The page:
Qld Govt reportedly working on radiation hot spot clean-up
RAINBOW Beach residents and visitors may well have it "made in the shade," but conservation advocate Reg Lawler says the State Government appears to be working to make sure no one gets a tan, or even burns, other than from the sun.
He says an emerging structure at one radiation hot spot, left over from sandmining days, seems to be part of a government program to clean up the area, just north of the Inskip Point beach access road on the northern side of Rainbow Shores.
He says it seems that sandmining years ago concentrated some naturally occurring radioactive sands.
"We don't want people getting a sun tan on both sides at once," Mr Lawler said, in support of the government action yesterday.
Mr Lawler supplied a photograph of early stage structural work which he believes may be the start of work to separate radio active sands for removal.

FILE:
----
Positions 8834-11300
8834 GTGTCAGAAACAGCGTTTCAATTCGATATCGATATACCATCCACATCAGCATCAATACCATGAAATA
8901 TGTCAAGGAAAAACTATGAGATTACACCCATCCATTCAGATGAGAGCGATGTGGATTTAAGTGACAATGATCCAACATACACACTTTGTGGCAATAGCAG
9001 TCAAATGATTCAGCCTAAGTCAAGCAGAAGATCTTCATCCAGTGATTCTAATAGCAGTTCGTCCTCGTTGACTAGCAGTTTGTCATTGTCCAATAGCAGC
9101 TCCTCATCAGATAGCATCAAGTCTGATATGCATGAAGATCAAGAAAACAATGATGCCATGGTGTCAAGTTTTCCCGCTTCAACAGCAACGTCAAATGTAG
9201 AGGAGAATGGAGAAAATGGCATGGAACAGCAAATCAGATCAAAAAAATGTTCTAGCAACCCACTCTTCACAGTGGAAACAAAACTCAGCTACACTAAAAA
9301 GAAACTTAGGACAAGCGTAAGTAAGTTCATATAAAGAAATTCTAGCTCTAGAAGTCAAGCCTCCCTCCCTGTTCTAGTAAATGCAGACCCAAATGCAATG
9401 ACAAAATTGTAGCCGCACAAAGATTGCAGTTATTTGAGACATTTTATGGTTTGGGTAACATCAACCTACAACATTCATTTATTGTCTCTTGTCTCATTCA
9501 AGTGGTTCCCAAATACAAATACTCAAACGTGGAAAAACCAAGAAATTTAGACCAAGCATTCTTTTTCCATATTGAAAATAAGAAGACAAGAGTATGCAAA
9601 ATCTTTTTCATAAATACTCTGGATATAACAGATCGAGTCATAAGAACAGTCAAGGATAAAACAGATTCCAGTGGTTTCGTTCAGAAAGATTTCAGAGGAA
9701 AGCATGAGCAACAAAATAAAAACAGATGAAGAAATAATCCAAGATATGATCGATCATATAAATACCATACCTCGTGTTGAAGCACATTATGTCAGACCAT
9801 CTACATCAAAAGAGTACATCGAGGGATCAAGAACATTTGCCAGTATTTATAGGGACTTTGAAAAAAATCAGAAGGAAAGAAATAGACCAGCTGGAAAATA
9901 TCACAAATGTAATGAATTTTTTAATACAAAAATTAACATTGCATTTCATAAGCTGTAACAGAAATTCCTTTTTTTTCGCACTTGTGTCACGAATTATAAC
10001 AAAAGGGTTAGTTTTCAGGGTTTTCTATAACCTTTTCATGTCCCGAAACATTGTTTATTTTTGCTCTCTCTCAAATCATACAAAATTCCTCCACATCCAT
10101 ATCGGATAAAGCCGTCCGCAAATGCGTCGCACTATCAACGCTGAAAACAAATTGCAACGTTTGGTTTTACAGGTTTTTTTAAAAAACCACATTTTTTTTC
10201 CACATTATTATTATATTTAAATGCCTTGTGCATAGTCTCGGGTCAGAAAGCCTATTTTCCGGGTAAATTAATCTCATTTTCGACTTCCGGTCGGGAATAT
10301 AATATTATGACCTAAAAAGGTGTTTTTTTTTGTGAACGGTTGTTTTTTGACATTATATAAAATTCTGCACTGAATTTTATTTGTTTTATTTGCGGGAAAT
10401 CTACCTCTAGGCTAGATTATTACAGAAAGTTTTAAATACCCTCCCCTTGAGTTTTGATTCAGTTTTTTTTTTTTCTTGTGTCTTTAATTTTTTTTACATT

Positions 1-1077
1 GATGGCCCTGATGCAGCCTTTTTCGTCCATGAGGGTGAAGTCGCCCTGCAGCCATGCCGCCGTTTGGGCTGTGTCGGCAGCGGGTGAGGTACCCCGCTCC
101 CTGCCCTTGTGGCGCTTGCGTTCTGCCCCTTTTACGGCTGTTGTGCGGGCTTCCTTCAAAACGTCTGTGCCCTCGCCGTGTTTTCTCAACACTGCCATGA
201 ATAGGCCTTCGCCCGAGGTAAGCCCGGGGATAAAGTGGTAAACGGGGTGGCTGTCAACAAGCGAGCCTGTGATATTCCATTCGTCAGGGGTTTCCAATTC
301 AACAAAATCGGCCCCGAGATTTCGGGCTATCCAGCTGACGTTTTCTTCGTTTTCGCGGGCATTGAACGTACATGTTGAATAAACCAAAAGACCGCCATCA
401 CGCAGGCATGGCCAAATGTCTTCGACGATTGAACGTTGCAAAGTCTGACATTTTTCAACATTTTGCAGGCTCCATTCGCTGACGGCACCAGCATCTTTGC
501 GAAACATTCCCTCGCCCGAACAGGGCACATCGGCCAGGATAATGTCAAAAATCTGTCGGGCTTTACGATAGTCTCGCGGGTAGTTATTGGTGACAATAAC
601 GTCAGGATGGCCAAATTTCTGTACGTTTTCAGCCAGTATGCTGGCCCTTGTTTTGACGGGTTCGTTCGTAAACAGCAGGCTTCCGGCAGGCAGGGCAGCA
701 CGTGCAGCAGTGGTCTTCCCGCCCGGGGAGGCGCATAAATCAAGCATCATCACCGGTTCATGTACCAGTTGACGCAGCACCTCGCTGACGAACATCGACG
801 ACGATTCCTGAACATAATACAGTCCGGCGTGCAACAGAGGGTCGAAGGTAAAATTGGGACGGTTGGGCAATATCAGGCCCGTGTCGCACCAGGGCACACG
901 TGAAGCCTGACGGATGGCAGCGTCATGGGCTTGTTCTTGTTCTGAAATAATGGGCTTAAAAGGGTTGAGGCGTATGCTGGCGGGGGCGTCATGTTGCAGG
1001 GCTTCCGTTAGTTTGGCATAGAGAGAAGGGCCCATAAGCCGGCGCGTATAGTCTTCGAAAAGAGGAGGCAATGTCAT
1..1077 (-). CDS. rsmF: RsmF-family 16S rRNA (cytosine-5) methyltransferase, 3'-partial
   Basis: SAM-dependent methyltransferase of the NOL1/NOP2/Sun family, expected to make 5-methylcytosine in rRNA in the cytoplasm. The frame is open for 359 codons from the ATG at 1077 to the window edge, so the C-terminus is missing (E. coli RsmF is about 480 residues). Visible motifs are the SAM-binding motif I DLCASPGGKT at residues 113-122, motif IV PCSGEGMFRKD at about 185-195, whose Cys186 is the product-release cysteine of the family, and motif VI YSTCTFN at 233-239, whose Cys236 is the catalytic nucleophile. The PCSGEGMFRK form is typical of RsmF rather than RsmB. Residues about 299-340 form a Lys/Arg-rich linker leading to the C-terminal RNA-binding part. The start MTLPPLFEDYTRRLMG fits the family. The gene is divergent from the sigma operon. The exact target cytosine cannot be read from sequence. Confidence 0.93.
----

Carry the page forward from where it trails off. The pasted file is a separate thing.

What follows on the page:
"But we don't know," he said.
"No one is being critical, but a lot of Rainbow Beach people have noticed the building work and they would like to know what is going on.
"The work has advanced substantially since this picture was taken," he said, adding that the structure had been built on concrete blocks so a strong steel floor could be built at some height above the ground.
"You will notice extensive clearing of large paperbarks and a considerable area of black-breasted button quail habitat has been destroyed.
"You will also notice a plastic lined dam has been constructed.
"I think people would like to know that this sort of impact is necessary to clean the site up," he said.
"The area was bought back by the Goss Government for community purposes.
"It is necessary to remediate the (area)," he said, but claimed a more dangerous area nearby had not been touched.
A government spokeswoman yesterday directed The Gympie Times inquiries to the Mines Department for a response.